In recent days, the mainstream media's coverage of the COVID-19 pandemic would have us believe that Europe is "awash" in a substantially elevated number of deaths related to the 2019 edition of the novel coronavirus. In fact, thanks to the European Monitoring of Excess Mortality for Public Health Action or EuroMOMO, we have data showing us the reality of the situation.
EuroMOMO looks at the pooled estimated all-cause mortality from 24 participating nations and regions in Europe. EuroMOMO tracks excess mortality which is defined as the number of officially recorded deaths vs the average death rate. The most recent data is for week 15, 2020 and shows the following (by age group):
As you can see, on a Europe-wide basis, in 2020, there has been an increase in all-cause mortality similar to what is experienced in normal seasonal influenza outbreak (particularly when comparing to he 2016 influenza season) and that most of the excess deaths have taken place in persons 65 years of age and older.
While there are delays in reporting the total number of deaths which means that caution should be used when drawing conclusions from the current data base, the current lack of elevated mortality rates could be related to two factors:
1.) increased death rates occur in smaller subnational regions which average out and are not detectable at the national level and even less so when looking at Europe as a whole.
2.) increased death rates may be concentrated in smaller age groups.
Here is a country-by-country breakdown in the weekly z-score which is defined as the deviations from the baseline for all age groups:
Note that 11 nations (including England, Northern Ireland, Scotland and Wales as separate nations) have seen an excess number of deaths whereas 11 nations have not seen an excessive number of deaths.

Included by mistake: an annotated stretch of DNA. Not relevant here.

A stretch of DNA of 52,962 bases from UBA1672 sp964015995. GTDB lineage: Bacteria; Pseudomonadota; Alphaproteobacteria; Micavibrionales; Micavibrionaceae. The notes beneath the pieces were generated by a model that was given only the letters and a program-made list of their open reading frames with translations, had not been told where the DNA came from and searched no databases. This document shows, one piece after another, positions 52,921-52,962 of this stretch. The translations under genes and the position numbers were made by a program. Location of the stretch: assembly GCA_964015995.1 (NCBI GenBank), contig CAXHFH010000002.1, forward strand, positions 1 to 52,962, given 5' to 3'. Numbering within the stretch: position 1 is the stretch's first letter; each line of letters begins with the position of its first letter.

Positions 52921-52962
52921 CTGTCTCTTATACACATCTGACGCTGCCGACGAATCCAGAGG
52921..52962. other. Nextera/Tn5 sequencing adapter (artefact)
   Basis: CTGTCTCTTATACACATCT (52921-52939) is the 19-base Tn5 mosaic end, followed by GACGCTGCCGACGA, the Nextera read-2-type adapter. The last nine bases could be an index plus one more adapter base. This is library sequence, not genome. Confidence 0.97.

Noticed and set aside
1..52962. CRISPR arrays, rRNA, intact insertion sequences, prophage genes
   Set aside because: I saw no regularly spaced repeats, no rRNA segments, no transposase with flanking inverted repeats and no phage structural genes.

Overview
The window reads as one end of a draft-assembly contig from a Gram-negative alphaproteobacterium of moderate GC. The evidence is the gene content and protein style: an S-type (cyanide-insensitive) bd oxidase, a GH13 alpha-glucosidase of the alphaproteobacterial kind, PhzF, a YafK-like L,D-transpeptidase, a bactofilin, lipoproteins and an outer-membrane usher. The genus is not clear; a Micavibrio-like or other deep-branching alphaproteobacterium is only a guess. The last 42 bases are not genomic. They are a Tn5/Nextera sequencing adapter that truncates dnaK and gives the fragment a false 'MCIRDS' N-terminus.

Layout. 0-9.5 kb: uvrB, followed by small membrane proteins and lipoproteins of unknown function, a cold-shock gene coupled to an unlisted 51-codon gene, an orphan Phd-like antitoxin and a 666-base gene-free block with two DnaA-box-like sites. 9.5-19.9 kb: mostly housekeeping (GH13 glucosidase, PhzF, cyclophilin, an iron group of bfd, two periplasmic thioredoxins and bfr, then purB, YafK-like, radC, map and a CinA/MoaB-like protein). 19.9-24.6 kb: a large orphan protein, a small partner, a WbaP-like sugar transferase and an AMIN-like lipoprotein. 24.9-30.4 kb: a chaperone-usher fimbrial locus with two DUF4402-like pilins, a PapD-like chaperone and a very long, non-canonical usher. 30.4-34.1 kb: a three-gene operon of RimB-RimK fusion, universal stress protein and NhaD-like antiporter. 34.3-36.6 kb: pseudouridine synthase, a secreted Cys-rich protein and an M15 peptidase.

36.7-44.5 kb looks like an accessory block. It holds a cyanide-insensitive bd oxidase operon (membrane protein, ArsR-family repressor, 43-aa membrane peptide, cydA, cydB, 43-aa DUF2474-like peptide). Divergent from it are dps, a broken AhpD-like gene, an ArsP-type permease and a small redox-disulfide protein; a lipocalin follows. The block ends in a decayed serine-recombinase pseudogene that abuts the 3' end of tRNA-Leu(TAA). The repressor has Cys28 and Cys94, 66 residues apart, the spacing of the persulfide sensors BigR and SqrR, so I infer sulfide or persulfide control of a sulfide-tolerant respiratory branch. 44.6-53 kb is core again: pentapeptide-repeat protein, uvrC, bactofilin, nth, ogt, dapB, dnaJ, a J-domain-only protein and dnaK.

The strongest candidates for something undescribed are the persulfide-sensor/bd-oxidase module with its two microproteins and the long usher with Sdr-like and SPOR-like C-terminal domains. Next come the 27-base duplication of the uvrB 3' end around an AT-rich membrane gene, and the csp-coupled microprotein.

Now, let's look at EuroMOMO's maps of Europe. Here is a map showing the weekly Z-score up to week 15 of 2020 showing which nations have an excess Z-score:
As you can see, other than Italy, Spain, Belgium, the Netherlands, Malta, Sicily and England, all other major European nations are showing no significant excess in the number of deaths meaning that deaths are either at or below expected levels. If you look back to week 3 of 2020 before the COVID-19 virus became a problem, you would see that both Portugal and Spain had a significant number of excess deaths and Italy had an above expected number of excess deaths as shown here:
In fact, when measured using excess deaths, much of Europe has had a relatively mild influenza season during 2020
Let's compare this to week 6 during the 2019 influenza season:
As you can see, several nations had either a high or very high number of excess deaths including France, Portugal and Spain.
Let's compare this to week 1 during the 2018 influenza season:
Much of southwestern Europe including Portugal, Spain, Italy and France had very significant spikes in the number of excess deaths. Most of the United Kingdom was hit fairly hard with Scotland having a very high number of excess deaths.
Let's compare this to week 2 during the 2017 influenza season:
Once again, most of southwestern Europe including Portugal, Spain, Italy, Switzerland, France and Greece had very significant spikes in excess deaths and most of Scandinavia and parts of the United Kingdom had above expected to a high number of excess deaths. It is key to note that, despite the obvious elevated death rate in early 2017, European nations did not impose any quarantine measures for their citizens.
This begs the question; with Europe having a repeated pattern of either highly elevated or very highly elevated mortality during the influenza seasons of 2017 to 2019 and this year looking much better, why is it that European governments have invoked mandatory lockdowns in 2020 but did not adopt the same restrictive policy during the influenza seasons of 2017 and 2018 when there was an obvious spike in deaths? What exactly is different
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